Melissa Farley Speaks Out About Changing Men Magazine


          I read with great concern Duane Allen's article "An Invitation to Transgressive Sex" in your Issue #24 (Summer/Fall 1992). I see this article as another liberal attempt to depoliticize sexual relationships; to focus on pleasure without an analysis of the power dynamics in sexual behavior. Sex is not separate from the rest of life. Since some of us still consider the personal to also be the political, then the behaviors which Allen advocates and their consequences should be analyzed from a feminist perspective.
          The article was also of special concern to me because Duane has been my friend and ally. In 1985, we were arrested together for destroying pornography in Beloit, Wisconsin. I agree with him that: creating new forms for relations between women and men, and between women and women, and men and men, that undermine the gender roles to which we have been assigned in patriarchy, is a revolutionary act. But he puts us on notice in the second paragraph that he is "stepping outside of profeminist politics" and indeed he does just that. He dismisses "politically correct" sex and strips the issue of power relations from the discussion of sexuality. He then theoretically hunkers over to the right, joining the pornographers-as-feminists.
          Never in the article is "transgressive sex" defined. Is this a tease or what? Maybe it is also a gender-disguising tease that he does not tell us his first name, either. (The article was authored by "D. Allen.") Here's how it looks to me: he is "gender-flipping" women right back to the good old days of being lipsticked, fucked (with penis, dildo, or whatever) and above all on our backs. Allen seems to be coming (pun intended) from a privileged white male position which must of necessity ignore the survival-level discussion of power relationships in sex which women and gay men of color dare not overlook. If he paid attention to these power relations, he might not have such a good time. It might interfere with his belief in sex-as-pleasure-and-pleasure-alone.
          What could be more "main vein" than pornography? Allen deliberately obscures the power relations thrust on us by pornography. He so mystifies "transgressive sex" that it took me several readings to unveil the familiar notion of sex as violation permeating the article. When he discusses "subverting the pornographic narrative," he lists the components of pornography as he sees them: "see, make contact, undress, manipulate body parts, cum, part." I analyze what happens in pornography's "space of possibility" differently: see, target, trap, humiliate, threaten, rape, torture, "cum," shatter the other, leave for dead, just to name a few For a profeminist man to neutralize pornography's danger to women (and disempowered gay men) in this manner frightens and enrages me. I wonder: who are my allies in this struggle?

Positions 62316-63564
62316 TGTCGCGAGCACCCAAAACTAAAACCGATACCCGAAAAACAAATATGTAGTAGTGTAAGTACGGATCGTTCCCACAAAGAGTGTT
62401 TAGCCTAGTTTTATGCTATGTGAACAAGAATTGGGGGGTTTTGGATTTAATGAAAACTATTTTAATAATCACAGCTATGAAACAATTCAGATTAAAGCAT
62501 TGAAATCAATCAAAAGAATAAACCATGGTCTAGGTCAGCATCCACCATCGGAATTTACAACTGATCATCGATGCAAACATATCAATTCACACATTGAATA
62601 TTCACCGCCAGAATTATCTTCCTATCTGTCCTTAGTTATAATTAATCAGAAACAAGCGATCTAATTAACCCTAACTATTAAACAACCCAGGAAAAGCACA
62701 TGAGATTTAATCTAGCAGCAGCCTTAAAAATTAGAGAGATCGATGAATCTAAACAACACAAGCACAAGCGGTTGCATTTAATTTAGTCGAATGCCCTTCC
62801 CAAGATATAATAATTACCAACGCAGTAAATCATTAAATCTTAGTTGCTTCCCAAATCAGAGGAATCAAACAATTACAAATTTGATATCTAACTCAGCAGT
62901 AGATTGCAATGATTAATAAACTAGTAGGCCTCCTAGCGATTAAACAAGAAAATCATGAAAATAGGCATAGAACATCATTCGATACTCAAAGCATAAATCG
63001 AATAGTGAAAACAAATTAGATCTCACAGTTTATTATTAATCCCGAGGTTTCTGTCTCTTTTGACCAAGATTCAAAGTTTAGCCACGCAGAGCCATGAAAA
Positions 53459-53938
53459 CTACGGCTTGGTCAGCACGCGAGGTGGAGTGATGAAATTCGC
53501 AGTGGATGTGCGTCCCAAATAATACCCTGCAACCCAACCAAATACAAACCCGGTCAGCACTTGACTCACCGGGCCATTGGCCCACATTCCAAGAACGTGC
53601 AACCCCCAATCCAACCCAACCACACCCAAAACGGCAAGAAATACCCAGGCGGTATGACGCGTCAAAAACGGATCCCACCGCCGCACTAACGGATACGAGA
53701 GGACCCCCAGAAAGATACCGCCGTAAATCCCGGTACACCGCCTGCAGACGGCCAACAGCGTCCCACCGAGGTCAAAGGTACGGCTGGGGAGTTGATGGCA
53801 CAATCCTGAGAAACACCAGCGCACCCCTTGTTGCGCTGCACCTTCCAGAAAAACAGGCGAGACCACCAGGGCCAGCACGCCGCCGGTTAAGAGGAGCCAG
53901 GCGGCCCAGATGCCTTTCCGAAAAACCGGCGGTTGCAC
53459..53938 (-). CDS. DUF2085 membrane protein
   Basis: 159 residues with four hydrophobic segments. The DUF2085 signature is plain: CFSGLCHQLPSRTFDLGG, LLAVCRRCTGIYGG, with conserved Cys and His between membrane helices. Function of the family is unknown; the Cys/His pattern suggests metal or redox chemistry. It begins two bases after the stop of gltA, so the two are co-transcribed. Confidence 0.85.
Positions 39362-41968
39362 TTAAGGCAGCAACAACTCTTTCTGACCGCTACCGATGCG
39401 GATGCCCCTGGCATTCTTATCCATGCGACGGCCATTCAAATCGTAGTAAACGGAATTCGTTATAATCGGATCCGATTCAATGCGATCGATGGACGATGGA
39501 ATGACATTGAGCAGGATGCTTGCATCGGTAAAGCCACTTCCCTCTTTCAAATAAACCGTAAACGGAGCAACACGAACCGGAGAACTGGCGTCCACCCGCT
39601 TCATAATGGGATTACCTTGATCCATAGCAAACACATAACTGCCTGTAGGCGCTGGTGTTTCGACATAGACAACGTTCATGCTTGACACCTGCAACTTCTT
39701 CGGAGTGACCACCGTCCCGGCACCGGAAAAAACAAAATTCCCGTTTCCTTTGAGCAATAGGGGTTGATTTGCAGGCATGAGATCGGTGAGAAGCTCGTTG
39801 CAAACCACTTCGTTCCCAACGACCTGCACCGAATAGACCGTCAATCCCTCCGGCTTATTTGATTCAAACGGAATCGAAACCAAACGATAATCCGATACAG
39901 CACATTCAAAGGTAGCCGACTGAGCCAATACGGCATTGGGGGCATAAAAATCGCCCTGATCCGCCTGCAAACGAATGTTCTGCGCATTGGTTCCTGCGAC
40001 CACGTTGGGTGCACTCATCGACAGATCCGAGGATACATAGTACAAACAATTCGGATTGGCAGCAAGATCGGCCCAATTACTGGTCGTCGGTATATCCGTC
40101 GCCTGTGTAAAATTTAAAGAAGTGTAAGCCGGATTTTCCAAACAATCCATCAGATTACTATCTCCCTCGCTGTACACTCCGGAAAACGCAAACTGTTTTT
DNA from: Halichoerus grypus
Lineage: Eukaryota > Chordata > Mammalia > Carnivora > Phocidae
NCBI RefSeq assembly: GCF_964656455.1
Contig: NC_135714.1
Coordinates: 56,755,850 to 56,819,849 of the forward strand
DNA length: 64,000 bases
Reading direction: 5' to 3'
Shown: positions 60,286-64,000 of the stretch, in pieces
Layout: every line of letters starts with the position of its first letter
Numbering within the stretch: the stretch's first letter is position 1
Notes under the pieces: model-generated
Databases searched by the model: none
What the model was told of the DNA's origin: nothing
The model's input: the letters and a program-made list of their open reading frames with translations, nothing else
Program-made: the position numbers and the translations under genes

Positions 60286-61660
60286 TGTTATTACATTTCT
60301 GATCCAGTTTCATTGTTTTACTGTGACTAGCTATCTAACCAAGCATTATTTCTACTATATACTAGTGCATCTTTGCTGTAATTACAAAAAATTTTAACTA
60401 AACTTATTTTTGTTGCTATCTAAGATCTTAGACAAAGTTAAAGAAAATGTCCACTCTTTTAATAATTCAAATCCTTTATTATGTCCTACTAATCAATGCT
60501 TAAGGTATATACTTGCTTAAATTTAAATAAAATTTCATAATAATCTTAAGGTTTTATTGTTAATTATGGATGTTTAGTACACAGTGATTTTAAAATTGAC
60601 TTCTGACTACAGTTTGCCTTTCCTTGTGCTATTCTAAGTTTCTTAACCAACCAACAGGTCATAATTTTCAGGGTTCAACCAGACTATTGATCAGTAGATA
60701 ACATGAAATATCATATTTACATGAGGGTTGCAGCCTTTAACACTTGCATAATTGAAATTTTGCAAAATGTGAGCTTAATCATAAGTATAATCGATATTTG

If the power relations stay the same. which rules is he transgressing? Allen seems to think all this is just a game where no one ever gets hurt. When he discusses "denaturalizing fetishized objects" (like leather, muscle, cockrings, and cocks) in erotic play, it doesn't sound like gender fuck to me, it sounds like mind-fuck. Would putting the leather back on the cow be denaturalizing it as a fetishized object? What he seems to be saying is that you can be a profeminist man and you can participate in exactly the same old sexual oppression if you just have the correct "transgressive consciousness."
          Typically ambiguous, he cautions us in passing about the dangers of consensual transgression. He seems to be both cautioning us against and promoting sadistic sexual behavior at the same time. He lists as unacceptable: "deception and (emotional) violence." This is just one place of several in the article where he skirts the issue of physical violence as a real danger to those who are oppressed. It is also where he most transparently exhibits middle class, white male privilege
          Despite the rebellious posture, Allen is breaking none of patriarchy's rules. When you read between the lines, he is advocating a reactionary view of sex as violation which is so familiar to us women. What I read here is a coy mystification of the liberal line that sadomasochism is a high form of genderfucking. Call it pleasure, call it transgressive, call it antifeminist, just don't call it feminist. MF


I have been informed by Nikki Craft that it is likely that you will choose not to print her remarkable, and in my opinion politically crucial, article in your next issue.
          It is not acceptable to me that my letter be printed without also printing Nikki's article. Printing my letter might then give readers the impression that you are an organlzatlon open to feedback and criticism from feminist women. I see even the possibility of your censorshlp of Nikki's analysis as deplorable.
          If you choose to remain unaccountable, ie to not print Nikki's analysis, I want my letter pulled out of the issue, and my plan is then to self-publish Nikk's article, my letter, and Chuck's letter. Call it resistance to abuse of male power, call it fighting back, just don't call it "bullying." MF


No Status Quo Websites